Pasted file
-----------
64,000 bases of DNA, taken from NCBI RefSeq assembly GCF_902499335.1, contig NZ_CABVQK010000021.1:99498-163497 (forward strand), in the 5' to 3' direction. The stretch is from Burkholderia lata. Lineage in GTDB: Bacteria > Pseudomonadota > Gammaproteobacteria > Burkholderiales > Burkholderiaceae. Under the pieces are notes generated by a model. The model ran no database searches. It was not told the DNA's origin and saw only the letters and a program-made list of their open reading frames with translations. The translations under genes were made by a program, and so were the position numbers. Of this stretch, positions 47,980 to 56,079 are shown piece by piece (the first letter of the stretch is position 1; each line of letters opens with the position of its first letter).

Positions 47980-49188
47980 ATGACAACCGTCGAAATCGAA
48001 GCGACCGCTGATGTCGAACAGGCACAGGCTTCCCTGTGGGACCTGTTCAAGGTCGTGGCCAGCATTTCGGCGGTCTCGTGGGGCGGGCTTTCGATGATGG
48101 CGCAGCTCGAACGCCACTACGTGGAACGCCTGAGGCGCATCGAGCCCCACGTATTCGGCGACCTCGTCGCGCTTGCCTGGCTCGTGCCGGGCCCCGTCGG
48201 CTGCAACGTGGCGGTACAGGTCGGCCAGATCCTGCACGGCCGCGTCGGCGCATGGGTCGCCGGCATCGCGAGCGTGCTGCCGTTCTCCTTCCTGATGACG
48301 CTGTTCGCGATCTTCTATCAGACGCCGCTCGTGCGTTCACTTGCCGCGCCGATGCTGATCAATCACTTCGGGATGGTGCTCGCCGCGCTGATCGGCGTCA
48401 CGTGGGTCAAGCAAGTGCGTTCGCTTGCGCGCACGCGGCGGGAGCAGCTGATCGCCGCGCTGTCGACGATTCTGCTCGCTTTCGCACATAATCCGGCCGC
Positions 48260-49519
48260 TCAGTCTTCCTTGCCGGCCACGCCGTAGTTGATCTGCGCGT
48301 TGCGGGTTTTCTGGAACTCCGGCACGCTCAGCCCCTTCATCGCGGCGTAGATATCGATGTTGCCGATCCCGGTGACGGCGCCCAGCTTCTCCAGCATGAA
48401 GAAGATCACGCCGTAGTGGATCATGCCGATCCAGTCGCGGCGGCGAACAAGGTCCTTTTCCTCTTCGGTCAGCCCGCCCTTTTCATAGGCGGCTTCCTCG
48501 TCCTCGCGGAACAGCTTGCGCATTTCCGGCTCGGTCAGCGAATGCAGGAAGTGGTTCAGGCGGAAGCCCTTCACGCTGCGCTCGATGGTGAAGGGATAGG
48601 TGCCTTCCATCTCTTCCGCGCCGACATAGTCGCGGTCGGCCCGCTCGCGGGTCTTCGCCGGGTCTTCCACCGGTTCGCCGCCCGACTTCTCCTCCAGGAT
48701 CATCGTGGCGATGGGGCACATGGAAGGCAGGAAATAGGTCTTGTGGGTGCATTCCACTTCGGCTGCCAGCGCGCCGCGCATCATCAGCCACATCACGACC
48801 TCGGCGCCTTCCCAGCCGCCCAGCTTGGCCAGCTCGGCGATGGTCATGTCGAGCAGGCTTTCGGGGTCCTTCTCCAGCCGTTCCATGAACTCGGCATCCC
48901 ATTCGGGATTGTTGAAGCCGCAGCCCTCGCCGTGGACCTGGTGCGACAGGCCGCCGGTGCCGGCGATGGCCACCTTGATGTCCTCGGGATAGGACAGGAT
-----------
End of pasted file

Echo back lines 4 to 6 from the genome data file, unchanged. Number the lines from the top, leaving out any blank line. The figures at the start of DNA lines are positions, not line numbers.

48001 GCGACCGCTGATGTCGAACAGGCACAGGCTTCCCTGTGGGACCTGTTCAAGGTCGTGGCCAGCATTTCGGCGGTCTCGTGGGGCGGGCTTTCGATGATGG
48101 CGCAGCTCGAACGCCACTACGTGGAACGCCTGAGGCGCATCGAGCCCCACGTATTCGGCGACCTCGTCGCGCTTGCCTGGCTCGTGCCGGGCCCCGTCGG
48201 CTGCAACGTGGCGGTACAGGTCGGCCAGATCCTGCACGGCCGCGTCGGCGCATGGGTCGCCGGCATCGCGAGCGTGCTGCCGTTCTCCTTCCTGATGACG